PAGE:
What Is The Endocannabinoid System And How Does It Work?
Published on January 06, 2016
Understanding Your Body's Response To Marijuana
We all know that marijuana has a powerful effect on the human body. We're aware of the most obvious effects of marijuana use- it's been used both medically and recreationally for centuries. Internet and media sources have told us for years that cannabis is a potential treatment for everything from vertigo to HIV, but what most people don't understand is exactly how marijuana works.
The scientific community has been flooded with research since the discovery of the Endogenous Cannabinoid System in the late 1980's. This system, also known as the Endocannabinoid system, was named after the plant which led to it's discovery. Still, many marijuana patients and doctors remain ignorant about the function and effects of this enormous network of nerve receptors in the body. A simple internet search of the words 'Endocannabinoid System' results in thousands of scholarly articles and research summaries- most of which are complete gibberish to the general public. The goal of this article is to summarize and decode the wealth of information available so that users can gain a better understanding of the effects of marijuana on the body.
How Your Nervous System Works
Your nervous system is responsible for controlling every single response and activity in the body. It does this by creating and distributing chemicals called neurotransmitters from cell to cell at remarkably fast speeds. Every time you decide to move or speak, your brain sends hundreds of chemical messages that transform your thoughts into action. In addition to these obvious signs, the majority of your nervous system is devoted to unconscious bodily processes- like heartbeat, digestion, healing and cell growth. Different neurotransmitters result in different bodily responses. In order for your body to receive these chemical messages, nerve cells must have receptors that fit the different neurotransmitters- before a key can work, your body needs a lock the key will fit into.
What many people don't know is that your body has an extensive network of receptors designed to fit perfectly with the compounds found in marijuana, called cannabinoids. In fact, almost all animals on the planet have an Endocannabinoid system. There are literally hundreds of cannabinoids in marijuana, each with a slightly different chemical composition. The most well known are Tetrahydrocannabinol (THC) and Cannabidiol (CBD). The more exposure you have to these chemicals, the more receptors you create, making your body more and more responsive to the effects of marijuana over time.
This is all fantastic, but what exactly do these cannabinoids trigger the body to do? The question has led researchers on a hunt spanning more than two decades, and we still don't know the whole answer.
How Marijuana Works
Unlike pharmaceutical drugs, marijuana cannot be perfectly calculated and measured. The cannabis plant contains hundreds of chemicals and compounds which interact with each other on a microscopic level. Inside the body, these effects become even more subtle. Once you consider that the chemical makeup of marijuana varies not only between strains, but also between plants, you must also keep in mind that each body is different and will therefore react differently to this complex, incredibly delicate mix of substances. If this seems discouraging, it shouldn't. Researchers have found that the natural balance of phytochemicals found in marijuana may be more effective at treating disease than any single, isolated substance.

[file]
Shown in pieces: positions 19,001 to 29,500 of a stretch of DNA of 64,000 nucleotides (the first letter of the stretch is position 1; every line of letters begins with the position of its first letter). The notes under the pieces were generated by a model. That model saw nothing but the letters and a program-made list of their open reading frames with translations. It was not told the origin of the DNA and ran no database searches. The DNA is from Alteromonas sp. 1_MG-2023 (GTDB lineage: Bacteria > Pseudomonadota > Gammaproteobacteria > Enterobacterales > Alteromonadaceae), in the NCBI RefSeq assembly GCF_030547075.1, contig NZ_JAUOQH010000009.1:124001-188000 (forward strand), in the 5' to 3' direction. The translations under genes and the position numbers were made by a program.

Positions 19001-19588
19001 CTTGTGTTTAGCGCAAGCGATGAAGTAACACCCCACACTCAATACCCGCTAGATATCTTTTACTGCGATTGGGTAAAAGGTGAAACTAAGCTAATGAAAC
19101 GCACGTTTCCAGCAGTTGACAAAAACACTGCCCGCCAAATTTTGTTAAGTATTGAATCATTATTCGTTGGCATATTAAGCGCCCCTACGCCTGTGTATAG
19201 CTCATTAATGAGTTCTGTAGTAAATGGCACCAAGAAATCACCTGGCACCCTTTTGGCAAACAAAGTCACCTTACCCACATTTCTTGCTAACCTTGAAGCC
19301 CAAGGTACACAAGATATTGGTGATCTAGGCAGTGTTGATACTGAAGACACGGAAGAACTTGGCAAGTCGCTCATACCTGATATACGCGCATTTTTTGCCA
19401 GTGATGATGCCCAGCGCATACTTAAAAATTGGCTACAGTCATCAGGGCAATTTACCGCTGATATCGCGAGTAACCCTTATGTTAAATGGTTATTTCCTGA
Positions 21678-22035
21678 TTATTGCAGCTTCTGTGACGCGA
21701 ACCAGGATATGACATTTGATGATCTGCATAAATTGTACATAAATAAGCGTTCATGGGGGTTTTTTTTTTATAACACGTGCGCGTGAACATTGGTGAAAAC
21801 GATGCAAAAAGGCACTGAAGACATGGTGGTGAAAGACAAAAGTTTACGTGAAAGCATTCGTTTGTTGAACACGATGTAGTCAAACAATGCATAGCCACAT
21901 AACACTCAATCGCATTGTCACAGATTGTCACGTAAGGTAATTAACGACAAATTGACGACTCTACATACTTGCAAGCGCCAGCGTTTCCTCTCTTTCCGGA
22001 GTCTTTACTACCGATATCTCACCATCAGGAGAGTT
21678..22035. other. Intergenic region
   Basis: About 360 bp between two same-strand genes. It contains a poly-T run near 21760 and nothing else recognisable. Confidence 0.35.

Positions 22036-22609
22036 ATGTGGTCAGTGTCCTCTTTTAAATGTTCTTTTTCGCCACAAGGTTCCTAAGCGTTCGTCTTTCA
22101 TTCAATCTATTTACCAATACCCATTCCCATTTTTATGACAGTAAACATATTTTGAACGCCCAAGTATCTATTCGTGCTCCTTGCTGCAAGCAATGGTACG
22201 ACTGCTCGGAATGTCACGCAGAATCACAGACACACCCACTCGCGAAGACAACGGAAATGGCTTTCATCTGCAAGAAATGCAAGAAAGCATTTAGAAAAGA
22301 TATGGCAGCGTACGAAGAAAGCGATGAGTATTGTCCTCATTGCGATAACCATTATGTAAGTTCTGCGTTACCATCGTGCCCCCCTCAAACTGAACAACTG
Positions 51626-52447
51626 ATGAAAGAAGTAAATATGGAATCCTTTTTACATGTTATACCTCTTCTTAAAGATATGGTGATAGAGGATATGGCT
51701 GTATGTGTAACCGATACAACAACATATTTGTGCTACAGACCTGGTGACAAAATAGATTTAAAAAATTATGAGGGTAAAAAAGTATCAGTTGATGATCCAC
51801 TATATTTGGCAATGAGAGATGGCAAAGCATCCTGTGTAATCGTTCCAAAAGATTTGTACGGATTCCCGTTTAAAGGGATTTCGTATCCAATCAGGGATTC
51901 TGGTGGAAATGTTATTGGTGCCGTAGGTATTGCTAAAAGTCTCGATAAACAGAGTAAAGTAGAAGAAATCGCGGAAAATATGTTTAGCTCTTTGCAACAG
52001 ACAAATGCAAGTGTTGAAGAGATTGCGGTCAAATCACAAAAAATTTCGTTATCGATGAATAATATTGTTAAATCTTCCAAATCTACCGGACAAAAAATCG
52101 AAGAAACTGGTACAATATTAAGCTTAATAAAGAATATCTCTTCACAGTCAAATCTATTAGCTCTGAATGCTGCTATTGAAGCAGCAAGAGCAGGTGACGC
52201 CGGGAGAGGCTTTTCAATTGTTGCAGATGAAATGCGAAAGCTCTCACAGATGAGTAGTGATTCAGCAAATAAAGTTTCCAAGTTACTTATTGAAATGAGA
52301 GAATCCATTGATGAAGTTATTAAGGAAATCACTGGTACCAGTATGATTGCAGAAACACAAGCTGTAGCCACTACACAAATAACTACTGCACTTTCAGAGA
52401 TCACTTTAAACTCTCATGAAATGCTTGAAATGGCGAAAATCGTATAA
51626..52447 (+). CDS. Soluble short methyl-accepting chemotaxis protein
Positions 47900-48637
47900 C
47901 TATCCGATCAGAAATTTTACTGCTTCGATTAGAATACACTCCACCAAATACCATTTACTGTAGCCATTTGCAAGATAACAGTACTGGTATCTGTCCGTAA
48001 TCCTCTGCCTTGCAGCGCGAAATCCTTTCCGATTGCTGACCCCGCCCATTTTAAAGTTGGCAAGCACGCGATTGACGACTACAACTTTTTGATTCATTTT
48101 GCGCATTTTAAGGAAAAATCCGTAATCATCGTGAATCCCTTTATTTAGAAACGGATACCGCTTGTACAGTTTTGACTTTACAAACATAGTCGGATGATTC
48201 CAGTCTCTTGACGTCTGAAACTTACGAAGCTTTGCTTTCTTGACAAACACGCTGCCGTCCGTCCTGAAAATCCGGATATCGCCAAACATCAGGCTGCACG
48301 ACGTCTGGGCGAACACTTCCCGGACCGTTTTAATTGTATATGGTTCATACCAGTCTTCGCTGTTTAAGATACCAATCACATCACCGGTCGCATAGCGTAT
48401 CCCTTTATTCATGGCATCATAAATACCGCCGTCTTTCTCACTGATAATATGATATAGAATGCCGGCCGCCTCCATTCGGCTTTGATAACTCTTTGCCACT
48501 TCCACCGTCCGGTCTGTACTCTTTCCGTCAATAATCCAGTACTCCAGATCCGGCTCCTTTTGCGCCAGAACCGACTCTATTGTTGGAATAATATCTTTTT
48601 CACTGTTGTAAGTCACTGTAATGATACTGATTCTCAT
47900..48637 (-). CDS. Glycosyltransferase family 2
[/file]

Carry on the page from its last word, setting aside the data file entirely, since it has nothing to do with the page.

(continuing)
A growing amount of research suggests that marijuana could be the key to reprogramming the body to fight disease. This works because endocannabinoids bind with two main types of nerve receptors: CB1 receptors and CB2 receptors. CB1 receptors are located throughout the body, but mostly in the brain and spinal cord. When you feel 'high' after using marijuana, that's because the CB1 receptors in your brain have been stimulated. They play a role in memory, mood, sleep, pain sensation and much more. CB2 receptors are almost nonexistent in the brain, but can be found primarily in white blood cells, tonsils and the spleen. Research has also found evidence that they may exist in bone tissue. CB2 receptors play an enormous role in regulating inflammation, which causes a variety of disorders including asthma, multiple sclerosis, rheumatoid arthritis and Alzheimer's.
The most shocking discoveries about cannabinoids have only been made in the past few years. Scientists around the world, including Wai Liu in London and researchers at The California Pacific Medical Center, have uncovered evidence that marijuana may actually destroy cancer cells by stimulating a process known as apoptosis (voluntary cell death). Another group of researchers believe that marijuana may reverse the effects of bone loss and stimulate re-growth. I recently wrote an article about how marijuana can inhibit cancer growth, check it out.
While all these discoveries are changing the world's perspective on marijuana, an ancient herb doesn't deserve all the credit. The real applause should go to the remarkable and complex human body. Millennia of evolution has created a physical form that's able to heal itself- if it's given the right environment. As humans, our bodies are capable of transforming common plants and natural medicines into miraculous healing processes. We should all take a moment to thank our bodies for being so much smarter than we are. It's taken scientists years to understand how a simple plant could have so much potential for healing- our bodies figured it out centuries ago.